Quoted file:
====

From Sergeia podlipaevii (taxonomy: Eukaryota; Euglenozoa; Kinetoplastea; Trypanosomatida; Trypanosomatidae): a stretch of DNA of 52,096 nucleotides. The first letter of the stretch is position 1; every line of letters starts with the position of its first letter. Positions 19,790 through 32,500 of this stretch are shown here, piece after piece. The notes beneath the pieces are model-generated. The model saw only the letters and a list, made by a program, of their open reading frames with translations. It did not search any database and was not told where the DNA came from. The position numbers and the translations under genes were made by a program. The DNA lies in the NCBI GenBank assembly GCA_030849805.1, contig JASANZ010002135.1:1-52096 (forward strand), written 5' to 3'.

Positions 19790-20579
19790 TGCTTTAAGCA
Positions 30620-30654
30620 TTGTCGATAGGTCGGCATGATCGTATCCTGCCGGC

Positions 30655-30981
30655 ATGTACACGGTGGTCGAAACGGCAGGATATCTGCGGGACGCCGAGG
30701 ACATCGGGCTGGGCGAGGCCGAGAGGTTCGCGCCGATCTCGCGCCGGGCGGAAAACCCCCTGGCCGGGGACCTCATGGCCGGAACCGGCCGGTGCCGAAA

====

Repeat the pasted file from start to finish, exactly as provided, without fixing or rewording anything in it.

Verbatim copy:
From Sergeia podlipaevii (taxonomy: Eukaryota; Euglenozoa; Kinetoplastea; Trypanosomatida; Trypanosomatidae): a stretch of DNA of 52,096 nucleotides. The first letter of the stretch is position 1; every line of letters starts with the position of its first letter. Positions 19,790 through 32,500 of this stretch are shown here, piece after piece. The notes beneath the pieces are model-generated. The model saw only the letters and a list, made by a program, of their open reading frames with translations. It did not search any database and was not told where the DNA came from. The position numbers and the translations under genes were made by a program. The DNA lies in the NCBI GenBank assembly GCA_030849805.1, contig JASANZ010002135.1:1-52096 (forward strand), written 5' to 3'.

Positions 19790-20579
19790 TGCTTTAAGCA
Positions 30620-30654
30620 TTGTCGATAGGTCGGCATGATCGTATCCTGCCGGC

Positions 30655-30981
30655 ATGTACACGGTGGTCGAAACGGCAGGATATCTGCGGGACGCCGAGG
30701 ACATCGGGCTGGGCGAGGCCGAGAGGTTCGCGCCGATCTCGCGCCGGGCGGAAAACCCCCTGGCCGGGGACCTCATGGCCGGAACCGGCCGGTGCCGAAA